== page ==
Sorry, where was I? Oh yes, social media and its potential impacts on your credit union.

When it comes to communicating with your members on account information, what’s your preferred method? Phone, in-person, e-mail, or traditional mail? Like Luke in Return of the Jedi, you may not be aware that…”there is another (Skywalker).” Social media can be an alternative for those who prefer it. I’m not suggesting you handle money transfers and loan applications through Twitter (yet, seriously), but there are a number of markets taking advantage of the technology. One which has done an incredible job is the airline industry. Consider this: I was on a JetBlue flight with WiFi and tweeted that my seat’s headphone jack didn’t work. As a result, I could not watch the in-flight TV or listen to SiriusXM. Within a minute, their official support account answered me and asked to continue the conversation in a DM (Direct Message: a private chat, similar to a text message). I obliged and was then prompted by the agent to provide my name and confirmation number. After a few minute exchange (while still sitting in the seat, mind you), they issued a courtesy credit for the inconvenience on my account. Resolved at 35,000 feet.

Another time, and this one pains me to admit, I had issues with my Comcast internet service. I tweeted as such, @ mentioning Comcast (using LTE mobile data when needed). Within a matter of minutes, an agent from their official support account got in touch. They too DMed me requesting my account #. “Woah!” you say. Yes, they deem the Direct Message feature of Twitter to be secure enough to transfer most customer information (most social media platforms also use a Verified Account badge to ensure you’re communicating with the “real thing”). After a few messages back and forth, they identified the issue and resolved it. Do you realize what that meant? I didn’t have to be on the phone with them at all!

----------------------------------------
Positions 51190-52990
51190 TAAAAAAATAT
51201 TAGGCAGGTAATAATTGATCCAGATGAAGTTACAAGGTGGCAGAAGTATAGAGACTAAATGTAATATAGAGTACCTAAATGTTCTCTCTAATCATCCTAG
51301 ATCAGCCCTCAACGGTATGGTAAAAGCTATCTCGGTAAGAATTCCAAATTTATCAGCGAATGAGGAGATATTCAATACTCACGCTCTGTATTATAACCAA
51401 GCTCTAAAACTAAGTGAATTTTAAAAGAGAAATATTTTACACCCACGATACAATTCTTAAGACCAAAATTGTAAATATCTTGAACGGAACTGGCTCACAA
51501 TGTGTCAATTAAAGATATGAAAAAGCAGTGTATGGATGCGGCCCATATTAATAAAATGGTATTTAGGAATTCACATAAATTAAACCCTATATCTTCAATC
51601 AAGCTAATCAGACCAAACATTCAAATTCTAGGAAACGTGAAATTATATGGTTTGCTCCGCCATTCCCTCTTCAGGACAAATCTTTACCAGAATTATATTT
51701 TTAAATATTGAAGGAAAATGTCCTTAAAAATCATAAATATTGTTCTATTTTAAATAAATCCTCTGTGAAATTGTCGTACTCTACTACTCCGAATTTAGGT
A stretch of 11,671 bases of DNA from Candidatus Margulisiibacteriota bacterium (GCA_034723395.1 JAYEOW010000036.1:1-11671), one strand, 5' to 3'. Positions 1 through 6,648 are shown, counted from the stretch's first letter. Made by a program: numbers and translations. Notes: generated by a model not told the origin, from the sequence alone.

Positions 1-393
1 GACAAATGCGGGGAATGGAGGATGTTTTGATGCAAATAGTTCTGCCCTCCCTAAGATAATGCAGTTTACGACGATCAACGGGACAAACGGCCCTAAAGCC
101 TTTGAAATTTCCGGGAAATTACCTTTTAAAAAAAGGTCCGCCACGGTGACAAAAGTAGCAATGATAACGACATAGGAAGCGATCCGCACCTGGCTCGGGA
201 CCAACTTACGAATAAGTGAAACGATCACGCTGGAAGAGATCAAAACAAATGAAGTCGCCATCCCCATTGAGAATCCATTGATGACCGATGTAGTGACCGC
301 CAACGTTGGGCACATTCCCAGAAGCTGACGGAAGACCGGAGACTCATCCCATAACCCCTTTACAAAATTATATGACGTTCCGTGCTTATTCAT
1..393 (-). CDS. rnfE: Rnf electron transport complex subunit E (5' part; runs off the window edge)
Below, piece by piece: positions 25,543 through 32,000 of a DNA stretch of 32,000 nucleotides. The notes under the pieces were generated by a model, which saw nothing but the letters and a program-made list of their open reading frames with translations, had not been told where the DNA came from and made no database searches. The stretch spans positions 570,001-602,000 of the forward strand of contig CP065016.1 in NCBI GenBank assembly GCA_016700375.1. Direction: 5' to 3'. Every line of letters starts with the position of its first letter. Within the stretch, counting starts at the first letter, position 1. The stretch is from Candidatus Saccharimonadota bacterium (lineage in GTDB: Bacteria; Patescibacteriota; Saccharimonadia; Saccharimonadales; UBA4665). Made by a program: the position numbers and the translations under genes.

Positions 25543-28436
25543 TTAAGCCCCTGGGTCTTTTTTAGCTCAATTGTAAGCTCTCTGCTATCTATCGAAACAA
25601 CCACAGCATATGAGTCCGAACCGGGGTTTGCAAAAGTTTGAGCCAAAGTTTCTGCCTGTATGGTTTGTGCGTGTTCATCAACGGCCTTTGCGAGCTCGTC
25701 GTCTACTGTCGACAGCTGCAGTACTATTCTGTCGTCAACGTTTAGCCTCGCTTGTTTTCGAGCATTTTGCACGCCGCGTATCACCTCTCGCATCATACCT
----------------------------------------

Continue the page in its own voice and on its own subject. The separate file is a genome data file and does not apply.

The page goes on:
I enjoy reading tweets from many credit unions. If you’re one of them, congratulations for sharing valuable information with your members and the world at large. If you haven’t yet joined, that’s ok. You’re not alone. And when you’re ready, you’ll be armed with the knowledge to go at it in the best way possible!

But as much as it can help your institution, there are risks involved. We’re not talking poor underwriting standards causing an implosion of your debt ratios. We’re talking something far more important…your image (social media is much like Hollywood in that respect). Whether you decide to go in-house or a 3rd-party, the rules are the same. Most of the best practices involve just being rational. Don’t share private member information, don’t post things which can be interpreted as insulting, etc. If you wouldn’t send it to your mom, don’t hit Tweet.

Of course, there’s always the risk at being caught up in something which has errors you missed. For example, a few weeks ago, a tweet was shared by Co-Op Credit Unions (@innovatebanking) discussing strategies to increase your savings. Seems to fit, right? Unfortunately, their tweet (since corrected) read, “How to save $100,000 in a year. (link to article)” Wow! I need to know this…now! Not surprisingly, the post was incorrect. Rather, the link described ways the average American can save $10,000 in a year. “What’s an extra 0?” As a financial institution, you should know the answer to that question…a mistake you cannot make. The craziest part? This tweet has 18 retweets (users who shared it to their followers) and 14 likes, yet my reply was the only one calling out the error. Please never be “that guy (or gal)” who retweets or likes something with such blatant errors! It can tarnish your own brand. How? Consider it from your member’s perspective: “How can I believe the claims my credit union makes when they didn’t even bother to check an obvious number error in something they shared, ie. represented as their own?